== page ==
How many Americans are aware that the U.S. is currently engaged in five wars — in Afghanistan, Iraq, Syria, Libya, and Yemen, and that our forces are involved in lesser conflicts in Africa, the Middle East, and Southeast Asia? The answer is, probably very few. These wars are largely out of the news, and since there are seldom any American casualties, they are virtually invisible.

Combat operations primarily involve drones operated from thousands of miles away, and bombs dropped from thousands of feet in the air. According to the Pentagon, there are currently 662 U.S.military bases around the world from which air strikes can be launched using a variety of aircraft. Also stationed on these bases are Special Operations forces that carry out hit-and-run raids and  sinations in various parts of the world.

These commandos, who are trained to capture and kill, often alienate the local population with their excessive brutality. The New York Times recently revealed that members of the Navy SEALS  assigned to train Afghan police beat several detainees so badly that one died. The crime took place in 2012 and was covered up by the SEALS commander.

Consequently the participants were never punished. A plan announced by the Pentagon in mid-December would greatly increase the number of overseas bases in order to maintain a more permanent U.S. military presence across Africa and the Middle East. Defense Secretary Ashton B. Carter explained the plan in a little publicized speech in Washington. “Because we cannot predict the future,” he said, “these regional nodes — from Moron, Spain, to Jalalabad, Afghanistan — will provide forward presence to respond to a range of crises, terrorist and other kinds.”

Carter did not explain what he meant by “other kinds” of crises, but he did say the bases will enable “unilateral crisis response, counterterror operations or strikes on high value targets.” The Pentagon has already expanded a former French base in Djibouti, in the Horn of Africa, to become the headquarters of 2,000 troops prepared for military operations in East Africa and Yemen.

The city of Erbil in northern Iraq, where 3,500 American troops are already based, is likely to be the U.S. military hub in the Middle East. The U.S. operates smaller installations in places such as Cameroon, Niger, and Burkino Faso. These bases are being used for surveillance flights that collect intelligence about militant groups in the region. The turboprop planes that are used in these operations are designed to look like civilian aircraft.

Carter’s announcement could be used word for word on an ISIS web site to attract new recruits. It could easily be described as a plan by the U.S. to achieve worldwide military domination. Carter and the military establishment also seem remarkably insensitive to the possible reactions of citizens of the  countries where U.S. forces carry out drone strikes and other forms of bombing. It is a form of warfare that may be invisible to most Americans, but it is hardly invisible to those on the ground.

The Pentagon claims the U.S. precision bombing of ISIS in Iraq and Syria has killed 15,000 terrorists, but no one can be sure how many civilians are included in that figure. Tom Engelhardt in the latest issue of Fellowship cites a study by the Bureau of Investigative Reporting that  concludes that thousands of civilians have been killed by drones and other forms of U.S. air strikes.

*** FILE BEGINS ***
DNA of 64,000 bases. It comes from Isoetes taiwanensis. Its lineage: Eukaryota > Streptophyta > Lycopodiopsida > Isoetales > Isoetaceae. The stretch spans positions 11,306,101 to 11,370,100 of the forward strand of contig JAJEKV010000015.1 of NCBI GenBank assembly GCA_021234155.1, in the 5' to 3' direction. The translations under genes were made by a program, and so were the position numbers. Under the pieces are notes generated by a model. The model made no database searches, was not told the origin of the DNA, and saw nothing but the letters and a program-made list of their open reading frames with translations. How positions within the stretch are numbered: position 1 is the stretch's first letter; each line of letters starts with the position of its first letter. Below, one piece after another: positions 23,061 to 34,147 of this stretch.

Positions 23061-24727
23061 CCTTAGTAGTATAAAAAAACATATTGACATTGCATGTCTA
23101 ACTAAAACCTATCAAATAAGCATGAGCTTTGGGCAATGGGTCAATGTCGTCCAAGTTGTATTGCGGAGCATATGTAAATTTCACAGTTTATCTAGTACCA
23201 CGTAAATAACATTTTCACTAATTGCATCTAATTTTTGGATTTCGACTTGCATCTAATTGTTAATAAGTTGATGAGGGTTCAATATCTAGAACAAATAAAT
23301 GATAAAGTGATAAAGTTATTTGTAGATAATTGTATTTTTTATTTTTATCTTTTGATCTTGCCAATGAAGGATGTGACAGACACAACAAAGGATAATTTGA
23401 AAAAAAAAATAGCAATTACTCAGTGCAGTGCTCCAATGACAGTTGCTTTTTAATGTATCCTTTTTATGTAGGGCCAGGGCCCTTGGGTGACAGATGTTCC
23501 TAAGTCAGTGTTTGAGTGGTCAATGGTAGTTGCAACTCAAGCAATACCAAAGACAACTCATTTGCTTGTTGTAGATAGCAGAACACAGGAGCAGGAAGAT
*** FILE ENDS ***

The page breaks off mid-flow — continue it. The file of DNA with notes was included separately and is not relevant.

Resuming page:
Meanwhile, 13,500 American troops are still fighting in Afghanistan despite President Obama’s announcement last year that U.S. combat operations in Afghanistan had ended. The Taliban continue to gain more territory, and in many areas the local residents prefer them to the corrupt and often brutal Afghan soldiers and police.

Afghan troops reportedly lay down their arms and run rather than fight, military equipment turns up on the black market, and according to a recent New York Times report  the Taliban in some places face so little opposition that they put in requests through Afghan intermediaries to U.S.A.I.D. for local aid projects, and the requests are granted. Taliban  doctors are even working with the World Health Organization in fighting polio.

America’s least visible military involvement is in Yemen, where the Pentagon is providing arms and logistical support to Saudi Arabia and the Gulf Emirates in their intensive bombing campaign against Houthi rebels from North Yemen. Because the Saudis’ air strikes have  spared Al Qaeda forces, the militants and their affiliates have taken over large portions of Yemen, and ISIS is carrying out an increasing number of attacks. At the same time, the airstrikes have failed to defeat the Houthis, who show no signs of giving up.

Evidence from previous conflicts indicates that bombing does not win wars. What it does do, despite official denials, is create popular resentment. American policymakers seem oblivious to the fact that it is anger at our military interventions that breeds much of the current violence. All of the Republican candidates for president are demanding more bombing to combat ISIS — Ted Cruz wants to carpet-bomb them, and Hillary Clinton has not as yet proposed an alternative to airstrikes.

The hopeful sign is that Secretary of State John Kerry is making an intensive effort in cooperation with the Russians and other parties involved to achieve an end to the fighting in Syria that has ravaged that country and provided fertile ground for ISIS to grow. The danger is that his efforts will be undermined if America, under the guise of fighting terrorism, is seen as attempting to extend its military power over all parts of the globe.

Rachelle Marshall is a former editor and writer and a member of Mill Valley Seniors for Peace, a Jewish Voice for Peace, and Women’s International League for Peace and Freedom.